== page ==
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American COP March/April 2011 Digital Edition - Page 46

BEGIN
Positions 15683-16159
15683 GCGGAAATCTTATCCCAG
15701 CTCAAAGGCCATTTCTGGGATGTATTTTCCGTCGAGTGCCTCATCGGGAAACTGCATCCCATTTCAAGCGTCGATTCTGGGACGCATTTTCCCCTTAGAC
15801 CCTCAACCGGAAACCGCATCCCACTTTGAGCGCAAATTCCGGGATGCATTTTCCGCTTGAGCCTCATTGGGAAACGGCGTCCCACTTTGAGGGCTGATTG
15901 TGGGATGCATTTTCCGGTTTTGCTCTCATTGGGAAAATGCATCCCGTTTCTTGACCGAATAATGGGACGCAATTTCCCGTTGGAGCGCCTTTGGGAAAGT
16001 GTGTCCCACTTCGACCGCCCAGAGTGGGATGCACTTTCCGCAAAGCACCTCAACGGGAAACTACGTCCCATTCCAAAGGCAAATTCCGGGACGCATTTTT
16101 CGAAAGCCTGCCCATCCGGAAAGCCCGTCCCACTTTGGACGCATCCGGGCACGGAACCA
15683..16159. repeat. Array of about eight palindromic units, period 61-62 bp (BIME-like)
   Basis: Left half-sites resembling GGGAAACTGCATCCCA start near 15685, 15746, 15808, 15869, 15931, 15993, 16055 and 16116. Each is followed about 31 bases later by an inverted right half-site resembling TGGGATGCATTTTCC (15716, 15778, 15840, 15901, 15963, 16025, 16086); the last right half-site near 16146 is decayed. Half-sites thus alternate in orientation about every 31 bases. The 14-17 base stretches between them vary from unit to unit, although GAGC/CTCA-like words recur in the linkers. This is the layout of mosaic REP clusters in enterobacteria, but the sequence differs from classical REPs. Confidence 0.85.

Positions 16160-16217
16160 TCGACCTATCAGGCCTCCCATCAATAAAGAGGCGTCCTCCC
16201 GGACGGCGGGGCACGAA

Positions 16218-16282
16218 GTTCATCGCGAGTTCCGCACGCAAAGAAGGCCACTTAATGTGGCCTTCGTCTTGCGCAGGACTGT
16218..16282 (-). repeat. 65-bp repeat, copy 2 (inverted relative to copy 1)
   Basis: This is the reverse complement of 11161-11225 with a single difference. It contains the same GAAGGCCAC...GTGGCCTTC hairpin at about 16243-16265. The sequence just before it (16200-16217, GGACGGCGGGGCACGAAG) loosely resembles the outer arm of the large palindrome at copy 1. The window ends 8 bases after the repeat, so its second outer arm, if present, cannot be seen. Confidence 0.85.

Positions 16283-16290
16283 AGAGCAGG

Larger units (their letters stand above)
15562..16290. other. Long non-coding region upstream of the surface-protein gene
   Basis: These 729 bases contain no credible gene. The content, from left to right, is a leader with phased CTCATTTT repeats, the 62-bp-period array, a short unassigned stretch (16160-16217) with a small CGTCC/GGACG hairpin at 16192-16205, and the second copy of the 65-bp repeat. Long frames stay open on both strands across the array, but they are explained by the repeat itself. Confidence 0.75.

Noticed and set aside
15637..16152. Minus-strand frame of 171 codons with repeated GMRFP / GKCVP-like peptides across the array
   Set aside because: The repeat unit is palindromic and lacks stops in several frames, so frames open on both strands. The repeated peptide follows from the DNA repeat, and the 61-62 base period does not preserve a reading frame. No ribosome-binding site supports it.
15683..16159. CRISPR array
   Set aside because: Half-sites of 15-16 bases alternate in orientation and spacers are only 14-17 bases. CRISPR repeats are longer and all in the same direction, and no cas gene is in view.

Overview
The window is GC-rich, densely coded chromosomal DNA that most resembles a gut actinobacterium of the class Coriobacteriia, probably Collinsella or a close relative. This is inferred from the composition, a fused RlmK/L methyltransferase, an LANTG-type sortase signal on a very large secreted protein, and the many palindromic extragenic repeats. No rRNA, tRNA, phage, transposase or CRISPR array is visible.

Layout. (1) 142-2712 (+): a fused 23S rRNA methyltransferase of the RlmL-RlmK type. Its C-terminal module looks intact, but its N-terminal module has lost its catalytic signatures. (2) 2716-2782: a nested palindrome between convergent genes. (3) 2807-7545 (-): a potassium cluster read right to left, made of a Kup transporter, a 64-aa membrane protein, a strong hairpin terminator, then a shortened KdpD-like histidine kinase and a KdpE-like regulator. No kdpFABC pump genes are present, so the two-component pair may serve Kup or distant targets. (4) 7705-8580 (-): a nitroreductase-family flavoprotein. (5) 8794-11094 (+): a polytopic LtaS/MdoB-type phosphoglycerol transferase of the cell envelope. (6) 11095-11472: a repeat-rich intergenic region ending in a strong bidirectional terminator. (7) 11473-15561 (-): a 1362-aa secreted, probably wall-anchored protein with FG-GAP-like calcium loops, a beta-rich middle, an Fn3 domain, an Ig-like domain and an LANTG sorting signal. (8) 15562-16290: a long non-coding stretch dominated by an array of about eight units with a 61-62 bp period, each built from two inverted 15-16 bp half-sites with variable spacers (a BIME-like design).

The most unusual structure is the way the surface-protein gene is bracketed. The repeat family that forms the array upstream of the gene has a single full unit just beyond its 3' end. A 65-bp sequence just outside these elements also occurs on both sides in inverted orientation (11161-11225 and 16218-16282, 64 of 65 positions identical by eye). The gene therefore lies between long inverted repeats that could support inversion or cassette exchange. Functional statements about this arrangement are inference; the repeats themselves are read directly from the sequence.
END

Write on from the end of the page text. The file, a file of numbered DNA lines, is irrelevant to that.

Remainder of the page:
KIcK ‘Em In ThE KnEEs n recent years we’ve spent an awful lot of time focusing on the use of ECDs as a viable less-lethal option within the use of force continuum. While ECDs are great to have in our bag of tricks, in our zest to bang the drum for high-tech gadgetry we’ve almost turned our backs on impact weapons. And it’s easy to slip comfortably into a frame of mind, a comfy set of regulations and “if this, then that” rules, allowing us to believe — falsely — technology will bail our sorry asses out of anything. Because it won’t. Remember, we successfully blew up two space shuttles, arguably the most over-engineered pieces of technology in existence. How might this relate to the $500 piece of technology on your duty belt you’ve come to rely upon to save your butt? It’s actually very easy to understand. That bit of high-tech will probably work, more than likely save our bacon and will take down the bad guy. Except when it doesn’t. suzi Huntington WhacK‘Em In ThE . I This combo pack keeps things readily available and with you. Ch-Ch-Ch-Changes When I first joined in 1985, my agency had recently begun issuing PR24 batons; the older cops fondly remembered carrying “straight” sticks and saps. Yup, I’m not even sure those pockets just under your wallet pocket on the back of your pants is still called a sap pocket; I think they 46 No, he’s not demonstrating cop disco moves; he’s showing the proper technique to snap open an expandable baton. If you don’t do it right, you run the risk of it collapsing when you need it most. call ‘em flashlight pockets — whatever. The old guys would say, “Not many problems you can’t solve with an oak straight baton,” looking skeptically upon the “new fangled” baton of my generation. And they were probably right. Until political correctness came into play, a talented cop could wield 24" piece of oak like a symphony conductor and solve virtually any problem at hand. Sometimes the suspect came away with a lump or bump, but nobody got seriously hurt — usually. And there were no batteries to die, no modules to replace, no holsters to carry, just a simple bit of low-tech that bailed hundreds of thousands of cops out of hot water. So what. So what? So what we’ve essentially lost a keystone of police training today in many areas? So what we’ve become slaves to battery packs and technology to save us? So what we’re losing a real-world skill, the ability to protect ourselves simply, with impact weapons that should always be at-hand, and don’t go bad since there are no batteries to die? This loss of basic police skill, at many levels, may be leading us down a rocky road. What if you pull both triggers on your zippy-zapper and the threat still looms? Have you trained enough? Do you even have an impact weapon on your belt — all the time? It’s like turning the car ignition key and nothing happens. Now what? Push? Call for help? Hope someone else is there to help you? What if nobody else is there to help? Options All is not lost, though. If your agency is relying more and more on hight-tech to WWW.AMERICANCOPMAGAZINE.COM • MARCH/APRIL 2011